Touchdown. Just one day before, I had left Medford, Oregon, United States, for the biggest journey of my life. (The biggest journey so far, that is!) From there I took a typical flight to Salt Lake City, and then came the big jump all the way to Paris. Now there I was, my feet in Europe for the first time at the Charles de Gaulle airport.
I wove through the maze of hallways and directions, passed customs, and then tried to navigate to the pick-up location of my bus. From my research, I knew most cost-cutting visitors to Paris took the metro into the city, but I had done a bit more research and found a company called EasyBus that would drive me into town for just a fraction of the cost of a metro ticket. The problem was, every sign I passed had an arrow pointing toward the metro, but there was no indication of where the EasyBus pick-up point was! As I continued to walk, I noticed a Visitor’s Center that sold the Paris Museum Pass. I knew I wanted to buy one of those anyway, so I stopped there and got some extra free information, like a city map and, thankfully, directions to EasyBus. The funny thing was, if I had walked just a little bit further, I would have found it! The little bus was there, but the driver wasn’t, so I stood around waiting with others for the official departure time.
The ride into the city wasn’t that interesting; just a typical freeway. Things got interesting once the bus dropped me off. The only downside of using EasyBus was that they only had one drop-off point, which was two miles away from my hostel. That was no problem, since I had plenty of practice walking around my neighborhood with my backpack for this very purpose. Unfortunately, since Paris has a unique layout that allowed me to easily get lost, I ended up walking a whole lot more than two miles! When I pulled out my GPS and tried using the Europe map for the first time, it had some problems adjusting. So I relied on my paper map, but even that got confusing. Cities often have a north-to-south, east-to-west layout, or at least something pretty close to that. Paris has a spiral layout. This made it a bit trickier to get to my hostel, and I walked a lot further than I needed to. But I made the most of it by seeing my first famous European sights: The Louvre, Seine, Eiffel Tower, and Arc de Triomphe!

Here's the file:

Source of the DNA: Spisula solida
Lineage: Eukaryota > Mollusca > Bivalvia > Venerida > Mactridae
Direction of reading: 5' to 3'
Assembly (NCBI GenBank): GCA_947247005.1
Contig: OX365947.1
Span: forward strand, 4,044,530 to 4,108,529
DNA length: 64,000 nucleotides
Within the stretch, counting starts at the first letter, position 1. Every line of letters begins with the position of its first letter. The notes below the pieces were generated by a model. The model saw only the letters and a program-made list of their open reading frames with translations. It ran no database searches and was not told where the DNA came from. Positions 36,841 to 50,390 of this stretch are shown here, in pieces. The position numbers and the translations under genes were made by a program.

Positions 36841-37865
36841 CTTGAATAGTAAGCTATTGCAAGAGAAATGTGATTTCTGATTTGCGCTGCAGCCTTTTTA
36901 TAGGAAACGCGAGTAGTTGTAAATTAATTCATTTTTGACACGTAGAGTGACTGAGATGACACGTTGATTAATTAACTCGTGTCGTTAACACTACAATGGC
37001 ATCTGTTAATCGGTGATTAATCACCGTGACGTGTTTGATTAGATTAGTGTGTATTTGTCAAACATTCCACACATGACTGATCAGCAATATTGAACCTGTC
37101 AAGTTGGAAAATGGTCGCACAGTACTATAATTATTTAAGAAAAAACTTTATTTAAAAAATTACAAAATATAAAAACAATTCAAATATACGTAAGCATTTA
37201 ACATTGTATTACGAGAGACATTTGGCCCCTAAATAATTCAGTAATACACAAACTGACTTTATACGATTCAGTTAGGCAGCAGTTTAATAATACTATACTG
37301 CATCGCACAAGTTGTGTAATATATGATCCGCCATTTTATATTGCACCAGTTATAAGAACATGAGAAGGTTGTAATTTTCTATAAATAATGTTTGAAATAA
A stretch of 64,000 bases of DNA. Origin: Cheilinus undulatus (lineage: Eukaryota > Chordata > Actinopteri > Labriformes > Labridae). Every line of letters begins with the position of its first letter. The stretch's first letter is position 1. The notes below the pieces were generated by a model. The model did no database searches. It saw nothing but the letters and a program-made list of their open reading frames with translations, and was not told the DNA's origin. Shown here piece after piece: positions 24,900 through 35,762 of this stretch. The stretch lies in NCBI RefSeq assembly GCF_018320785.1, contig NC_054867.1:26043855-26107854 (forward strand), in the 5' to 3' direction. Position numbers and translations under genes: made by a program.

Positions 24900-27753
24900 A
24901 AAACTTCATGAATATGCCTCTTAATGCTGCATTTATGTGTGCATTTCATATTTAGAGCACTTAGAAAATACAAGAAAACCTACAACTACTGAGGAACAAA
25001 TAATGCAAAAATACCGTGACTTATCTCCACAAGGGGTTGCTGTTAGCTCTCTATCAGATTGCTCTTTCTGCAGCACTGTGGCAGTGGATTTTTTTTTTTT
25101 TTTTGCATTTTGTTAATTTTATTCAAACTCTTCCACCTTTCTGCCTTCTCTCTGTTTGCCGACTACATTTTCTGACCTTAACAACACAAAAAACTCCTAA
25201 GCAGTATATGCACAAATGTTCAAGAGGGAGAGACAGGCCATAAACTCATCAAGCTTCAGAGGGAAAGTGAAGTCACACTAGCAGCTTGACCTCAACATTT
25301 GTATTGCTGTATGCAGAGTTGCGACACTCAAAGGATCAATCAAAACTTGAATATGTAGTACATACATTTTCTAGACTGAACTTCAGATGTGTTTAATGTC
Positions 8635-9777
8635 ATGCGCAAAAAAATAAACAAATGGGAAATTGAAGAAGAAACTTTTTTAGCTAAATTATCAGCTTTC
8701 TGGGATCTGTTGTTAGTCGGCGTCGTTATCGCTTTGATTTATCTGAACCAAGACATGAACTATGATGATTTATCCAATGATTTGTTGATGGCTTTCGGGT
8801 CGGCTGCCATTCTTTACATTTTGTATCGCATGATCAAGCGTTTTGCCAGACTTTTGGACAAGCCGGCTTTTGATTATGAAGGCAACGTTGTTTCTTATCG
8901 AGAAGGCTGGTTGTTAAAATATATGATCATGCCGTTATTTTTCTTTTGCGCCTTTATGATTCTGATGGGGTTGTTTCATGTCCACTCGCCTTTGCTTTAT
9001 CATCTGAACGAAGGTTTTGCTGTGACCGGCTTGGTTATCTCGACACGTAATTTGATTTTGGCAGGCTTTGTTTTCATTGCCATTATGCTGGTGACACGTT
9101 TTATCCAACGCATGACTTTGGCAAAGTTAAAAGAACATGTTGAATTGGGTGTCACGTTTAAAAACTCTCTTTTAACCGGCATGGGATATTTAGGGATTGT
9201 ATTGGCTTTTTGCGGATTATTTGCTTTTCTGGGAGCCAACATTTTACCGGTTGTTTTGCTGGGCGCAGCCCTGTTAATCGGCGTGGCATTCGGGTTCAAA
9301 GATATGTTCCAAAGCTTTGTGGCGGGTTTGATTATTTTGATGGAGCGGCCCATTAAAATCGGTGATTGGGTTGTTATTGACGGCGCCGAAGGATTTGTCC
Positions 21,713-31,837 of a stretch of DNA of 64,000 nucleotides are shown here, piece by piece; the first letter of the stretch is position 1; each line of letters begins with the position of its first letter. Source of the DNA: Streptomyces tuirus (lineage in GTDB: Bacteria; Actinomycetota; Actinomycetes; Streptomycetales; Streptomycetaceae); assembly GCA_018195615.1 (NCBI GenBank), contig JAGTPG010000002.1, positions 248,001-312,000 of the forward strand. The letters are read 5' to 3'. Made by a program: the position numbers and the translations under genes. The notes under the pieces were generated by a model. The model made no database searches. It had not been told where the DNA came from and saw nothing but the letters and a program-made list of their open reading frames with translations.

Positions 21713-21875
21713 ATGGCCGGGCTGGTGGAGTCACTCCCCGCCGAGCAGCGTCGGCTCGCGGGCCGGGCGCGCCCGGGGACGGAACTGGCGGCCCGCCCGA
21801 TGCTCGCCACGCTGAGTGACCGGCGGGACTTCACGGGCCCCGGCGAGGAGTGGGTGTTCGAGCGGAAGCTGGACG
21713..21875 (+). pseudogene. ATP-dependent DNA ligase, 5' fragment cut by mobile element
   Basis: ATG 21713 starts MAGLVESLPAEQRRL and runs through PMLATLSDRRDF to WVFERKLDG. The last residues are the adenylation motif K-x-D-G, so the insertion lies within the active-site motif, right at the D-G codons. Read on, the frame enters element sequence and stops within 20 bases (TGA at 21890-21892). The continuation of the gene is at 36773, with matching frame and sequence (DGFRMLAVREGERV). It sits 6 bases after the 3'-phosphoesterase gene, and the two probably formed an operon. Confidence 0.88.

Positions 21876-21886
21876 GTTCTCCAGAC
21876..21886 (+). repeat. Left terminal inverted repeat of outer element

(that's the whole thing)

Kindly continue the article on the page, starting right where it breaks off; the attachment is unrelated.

After about a zillion wrong turns and who-knows-how-many miles (or kilometers), I made it to my hostel, BVJ Champs-Elysees Monceau. While it was difficult to find the hostel, fortunately it wasn’t nearly as difficult to find an ATM and a money changer on my extended walk, so I paid for my bed and then found my room. I shared this room with six other girls, with a connecting room with ten more beds. Way better than my accommodations the night before (sleeping on the airplane)! At this point so early in my trip, I didn’t care how many people I shared a room with. In the past when I’ve gone on a trip that involved staying at hostels, I tired myself out from doing so much during the day, so I would just crash at night regardless of the noise or lights. This would serve true for Paris, but when you travel for 92 days straight, those annoyances do end up affecting your sleep as your body gets accustomed to so much walking. Speaking of walking, that’s exactly what I did next.